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Inside historic Alma Yard – Plymouth’s thriving new hub of creativity

For more than a decade, Eat Work Art has been revitalising disused buildings in London and transforming them into workspaces for independent creative communities to grow.

Now, the EWA team are looking outside the capital for the first time and have chosen Plymouth as the newest location in their portfolio of reinvented spaces.

Alma Yard is currently semi-launched with an initial 21 studios due to be completed in September, followed by ambitious plans to grow to up to 80 studios over the next 2-3 years.

Take a look inside with our video

This former rope and candlewick factory in Cattedown will become home to a community of creatives drawn to Plymouth’s flourishing arts scene and relaxed pace of life.

Located on an iconic coastal rise, the site’s period features – such as an original car lift – are illuminated by streams of natural light and lofty spaces.

These unique facets enrich the studios and workspaces, becoming the backdrop to this new and inspiring location.

Just a short walk from the city centre, Alma Yard promises to be a thriving hub of creativity.

Kate Fowler, Devon Manager at Eat Work Art, says: “We have revitalised this disused building into creative studios, offering a space where designers, artists, architects can all come together to innovate, collaborate and create.

“Sustainability is inherent in our regeneration work and we strive to enrich the communities we work in.

“Aiming to bring like-minded individuals together who champion innovation and collaboration, everyone is welcome, from individual start-up artisan traders to more established companies.

“Everything we do is centred around bringing people together to foster a community of great minds.”

Eat Work Art launched its first development in 2009 with the unforgettable Netil House in East London, a previously unloved Sixties’ building which has been transformed into a powerhouse of creativity, crowned with an iconic rooftop and memorable city skyline views.

A number of further projects followed at an old printworks in Hackney Downs, as well as Old Paradise Yard by the River Thames.

Alma Yard represents Eat Work Art’s first development outside London and reflects Plymouth’s growing arts and culture scene.

Matt Hubner, Senior Marketing and Communications Manager at Eat Work Art, says: “We believe that London no longer needs to be the epicentre of arts and culture in the UK.

“Although it’s been our home for Eat Work Art for the last 10 years, we now look to expand – and Plymouth is a place where we’ve seen a burgeoning arts and culture scene with so much diversity.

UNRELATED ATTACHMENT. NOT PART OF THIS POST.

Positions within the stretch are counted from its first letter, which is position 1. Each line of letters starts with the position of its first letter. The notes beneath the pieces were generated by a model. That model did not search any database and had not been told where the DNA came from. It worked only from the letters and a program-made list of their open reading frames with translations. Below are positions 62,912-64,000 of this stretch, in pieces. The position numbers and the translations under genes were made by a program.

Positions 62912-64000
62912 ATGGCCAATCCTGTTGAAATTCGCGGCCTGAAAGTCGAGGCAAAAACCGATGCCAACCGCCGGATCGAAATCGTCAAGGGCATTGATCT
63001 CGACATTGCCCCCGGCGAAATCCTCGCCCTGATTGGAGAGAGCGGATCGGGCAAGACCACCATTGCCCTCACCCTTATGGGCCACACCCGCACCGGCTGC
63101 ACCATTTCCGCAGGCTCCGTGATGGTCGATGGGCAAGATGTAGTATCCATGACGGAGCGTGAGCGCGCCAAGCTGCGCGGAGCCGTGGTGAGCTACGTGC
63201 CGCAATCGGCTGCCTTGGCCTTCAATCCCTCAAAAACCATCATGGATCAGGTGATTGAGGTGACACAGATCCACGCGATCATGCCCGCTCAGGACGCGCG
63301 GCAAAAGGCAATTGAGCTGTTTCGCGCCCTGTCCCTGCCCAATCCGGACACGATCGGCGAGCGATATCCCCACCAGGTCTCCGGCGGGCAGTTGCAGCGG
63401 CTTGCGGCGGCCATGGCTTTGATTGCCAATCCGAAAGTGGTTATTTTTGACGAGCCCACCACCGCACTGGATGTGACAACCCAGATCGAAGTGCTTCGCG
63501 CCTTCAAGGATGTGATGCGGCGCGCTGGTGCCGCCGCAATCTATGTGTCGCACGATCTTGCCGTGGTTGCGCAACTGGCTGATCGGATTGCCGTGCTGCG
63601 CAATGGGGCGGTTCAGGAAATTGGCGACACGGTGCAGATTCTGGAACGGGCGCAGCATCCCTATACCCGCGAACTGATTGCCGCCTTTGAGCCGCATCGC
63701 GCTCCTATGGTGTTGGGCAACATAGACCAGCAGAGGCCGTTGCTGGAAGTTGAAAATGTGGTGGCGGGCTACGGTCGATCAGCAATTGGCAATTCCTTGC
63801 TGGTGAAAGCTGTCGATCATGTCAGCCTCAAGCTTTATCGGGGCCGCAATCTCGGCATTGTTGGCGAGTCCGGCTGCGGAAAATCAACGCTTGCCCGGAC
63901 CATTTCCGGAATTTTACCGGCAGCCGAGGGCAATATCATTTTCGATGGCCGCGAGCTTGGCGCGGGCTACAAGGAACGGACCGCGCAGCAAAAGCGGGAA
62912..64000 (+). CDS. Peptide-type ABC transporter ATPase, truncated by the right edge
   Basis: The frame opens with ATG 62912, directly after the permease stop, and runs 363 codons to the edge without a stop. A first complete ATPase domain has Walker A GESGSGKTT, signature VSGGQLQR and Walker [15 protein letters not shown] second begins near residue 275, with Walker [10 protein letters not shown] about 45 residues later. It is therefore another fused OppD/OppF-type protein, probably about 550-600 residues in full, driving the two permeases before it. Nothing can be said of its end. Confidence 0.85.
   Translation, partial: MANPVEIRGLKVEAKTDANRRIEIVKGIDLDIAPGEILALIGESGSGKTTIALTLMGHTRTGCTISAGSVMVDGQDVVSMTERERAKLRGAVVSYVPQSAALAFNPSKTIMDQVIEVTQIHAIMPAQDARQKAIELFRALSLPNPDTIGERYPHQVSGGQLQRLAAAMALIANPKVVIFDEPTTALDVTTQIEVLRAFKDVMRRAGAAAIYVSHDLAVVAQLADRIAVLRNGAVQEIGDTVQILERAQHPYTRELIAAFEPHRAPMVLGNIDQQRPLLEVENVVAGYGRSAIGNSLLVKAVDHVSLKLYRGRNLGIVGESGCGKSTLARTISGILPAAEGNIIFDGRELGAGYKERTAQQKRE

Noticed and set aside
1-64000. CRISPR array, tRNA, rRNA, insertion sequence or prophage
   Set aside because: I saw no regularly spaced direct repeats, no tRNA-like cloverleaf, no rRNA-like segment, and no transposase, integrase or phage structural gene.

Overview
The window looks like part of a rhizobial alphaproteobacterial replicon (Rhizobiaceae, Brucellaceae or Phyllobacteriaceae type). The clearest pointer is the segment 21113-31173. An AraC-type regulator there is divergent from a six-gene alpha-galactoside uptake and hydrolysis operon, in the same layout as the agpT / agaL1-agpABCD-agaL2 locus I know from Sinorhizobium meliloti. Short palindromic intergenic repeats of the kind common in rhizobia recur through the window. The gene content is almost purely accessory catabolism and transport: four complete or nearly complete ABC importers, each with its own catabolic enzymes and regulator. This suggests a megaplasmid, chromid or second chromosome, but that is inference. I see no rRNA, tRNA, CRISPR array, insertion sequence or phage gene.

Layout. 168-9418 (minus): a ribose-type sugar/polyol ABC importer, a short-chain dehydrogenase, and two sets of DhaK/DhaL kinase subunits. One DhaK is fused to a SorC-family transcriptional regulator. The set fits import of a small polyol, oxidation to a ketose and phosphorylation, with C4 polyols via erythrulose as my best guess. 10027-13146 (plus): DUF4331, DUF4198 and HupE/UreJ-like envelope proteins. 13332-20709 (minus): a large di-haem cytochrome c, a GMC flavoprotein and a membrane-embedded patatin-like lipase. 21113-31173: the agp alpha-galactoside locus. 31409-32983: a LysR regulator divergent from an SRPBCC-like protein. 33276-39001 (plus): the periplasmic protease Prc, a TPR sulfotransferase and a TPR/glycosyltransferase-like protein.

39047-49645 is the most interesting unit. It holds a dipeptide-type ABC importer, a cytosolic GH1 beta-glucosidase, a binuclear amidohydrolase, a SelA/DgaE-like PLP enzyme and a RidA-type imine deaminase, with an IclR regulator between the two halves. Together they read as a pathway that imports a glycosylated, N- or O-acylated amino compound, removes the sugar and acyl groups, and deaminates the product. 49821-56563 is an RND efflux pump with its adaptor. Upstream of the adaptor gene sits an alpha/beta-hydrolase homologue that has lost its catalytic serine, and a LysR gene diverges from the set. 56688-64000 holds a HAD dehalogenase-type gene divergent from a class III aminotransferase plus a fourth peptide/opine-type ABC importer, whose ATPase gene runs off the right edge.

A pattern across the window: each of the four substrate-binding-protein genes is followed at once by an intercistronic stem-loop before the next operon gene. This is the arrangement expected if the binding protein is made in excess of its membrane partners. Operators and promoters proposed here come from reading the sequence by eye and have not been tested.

“Alma Yard was the perfect site for us because of the historical reference. A series of 18th and 19th century amazing buildings that have so much historical relevance within the region.

“It was the perfect place for us to come and build this thriving hub of creativity.”

Kate Fowler, Devon Manager at Eat Work Art, says: “We have revitalised this disused building into creative studios, offering a space where designers, artists, architects can all come together to innovate, collaborate and create.

“Sustainability is inherent in our regeneration work and we strive to enrich the communities we work in.

“Aiming to bring like-minded individuals together who champion innovation and collaboration, everyone is welcome, from individual start-up artisan traders to more established companies.

“Everything we do is centred around bringing people together to foster a community of great minds.”

Eat Work Art launched its first development in 2009 with the unforgettable Netil House in East London, a previously unloved Sixties’ building which has been transformed into a powerhouse of creativity, crowned with an iconic rooftop and memorable city skyline views.

A number of further projects followed at an old printworks in Hackney Downs, as well as Old Paradise Yard by the River Thames.

Alma Yard represents Eat Work Art’s first development outside London and reflects Plymouth’s growing arts and culture scene.

Matt Hubner, Senior Marketing and Communications Manager at Eat Work Art, says: “We believe that London no longer needs to be the epicentre of arts and culture in the UK.

“Although it’s been our home for Eat Work Art for the last 10 years, we now look to expand – and Plymouth is a place where we’ve seen a burgeoning arts and culture scene with so much diversity.

“Alma Yard was the perfect site for us because of the historical reference. A series of 18th and 19th century amazing buildings that have so much historical relevance within the region.

“It was the perfect place for us to come and build this thriving hub of creativity.”

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